• Venture capital style funding

    • Focusing on business value

    The second half of the session is a workshop focused on creating a Value Stream Container and resource based on team funding 

  • James Gifford
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    James Gifford - 5 Metrics to Create Safety and High Performing Teams

    James Gifford
    James Gifford
    epam
    schedule 3 years ago
    Sold Out!
    60 Mins
    Talk
    Intermediate

    Description:

    I see that a lot of organizations use metrics in inappropriate ways to measure teams. At the heart of these metrics, nine times out of ten, are velocity and story points. These metrics lead to a lot of mistrust, fear, and bad technical practices. This talk will focus on shifting the focus to diagnostic metrics.

     Before shifting focus to diagnostic metrics, we need to understand what inappropriate metrics are. When questioning teams about why their velocity was lower from one sprint to another, teams are more likely to inflate their estimates to avoid questions in the future. This is one of my scenarios. We will explore this case and my other top-ten based on the 165 teams I have interacted with. Focusing on one metric does not provide a balanced view of the team.

    For balance, I promote five metrics. The combination of metrics balances each other. These five metrics are lead time, quality, happiness, agile maturity, and business value. Focusing on these five metric areas can be used as a diagnostic tool to help teams grow and support coaching. During the session, we will use my Excel-based tool and visual model to simulate this balance.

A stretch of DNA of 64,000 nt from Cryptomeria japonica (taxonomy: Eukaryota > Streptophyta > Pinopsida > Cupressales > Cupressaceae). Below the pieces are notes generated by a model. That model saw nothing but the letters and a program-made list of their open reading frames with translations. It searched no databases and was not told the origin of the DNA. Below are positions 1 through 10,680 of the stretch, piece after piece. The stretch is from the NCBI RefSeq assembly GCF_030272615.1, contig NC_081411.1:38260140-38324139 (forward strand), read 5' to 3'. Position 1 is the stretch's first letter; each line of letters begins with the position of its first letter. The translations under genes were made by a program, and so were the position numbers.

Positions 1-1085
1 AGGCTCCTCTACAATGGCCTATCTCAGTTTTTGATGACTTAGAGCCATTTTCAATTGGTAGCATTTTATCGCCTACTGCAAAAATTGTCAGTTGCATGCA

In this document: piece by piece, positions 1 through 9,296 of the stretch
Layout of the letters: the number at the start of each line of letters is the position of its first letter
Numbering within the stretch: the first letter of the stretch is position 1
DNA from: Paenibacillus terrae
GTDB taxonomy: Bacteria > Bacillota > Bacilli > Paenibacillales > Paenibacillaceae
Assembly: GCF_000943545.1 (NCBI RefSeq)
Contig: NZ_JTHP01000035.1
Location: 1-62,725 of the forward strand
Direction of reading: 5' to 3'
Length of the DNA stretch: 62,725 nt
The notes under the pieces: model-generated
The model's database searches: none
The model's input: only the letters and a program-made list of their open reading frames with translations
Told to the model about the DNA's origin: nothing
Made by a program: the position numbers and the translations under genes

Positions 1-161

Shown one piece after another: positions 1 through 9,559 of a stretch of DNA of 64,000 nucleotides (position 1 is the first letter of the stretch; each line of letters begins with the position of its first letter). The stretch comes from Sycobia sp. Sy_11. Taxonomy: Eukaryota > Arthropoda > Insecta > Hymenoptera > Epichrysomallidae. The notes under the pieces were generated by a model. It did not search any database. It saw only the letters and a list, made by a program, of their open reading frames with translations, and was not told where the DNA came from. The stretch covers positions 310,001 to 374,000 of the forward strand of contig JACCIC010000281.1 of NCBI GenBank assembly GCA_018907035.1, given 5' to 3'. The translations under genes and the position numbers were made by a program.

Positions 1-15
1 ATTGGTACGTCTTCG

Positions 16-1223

When you push shorter lead times (how fast) on a team with a lower agile maturity, the first thing to change is quality, followed by happiness and then the delivery of value. Conversely, if a team focuses on TDD, the first thing to change is quality, followed by agile maturity, reduction in lead time, and increased delivery of value.  

    Teaching teams to harness data in a positive way will help them to flourish.

  • John Le Drew
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    John Le Drew - Swearing, Nudity and Other Vulnerable Positions

    John Le Drew
    John Le Drew
    Owner
    Wise Noodles
    schedule 4 years ago
    Sold Out!
    60 Mins
    Talk
    Beginner

    Over 3 months John recorded over 75 hours of interviews and spoke to some of the most respected people in the industry to produce an audio documentary that attempts to answer the question “What is safety? And why is it important anyway?”

    This highly interactive talk will present the findings and guide and challenge you through a journey to understanding safety. Including short interactive sessions and role play exercises to cover the following topics:

    • What is safety?
    • What are the elements that make a team effective?
    • Is psychological safety the foundation to team performance?
    • What can we all do to help foster psychological safety in our teams?
    • What is the relationship between safety, stress and engagement?
    • What is the profound impact of a lack of safety and engagement on society?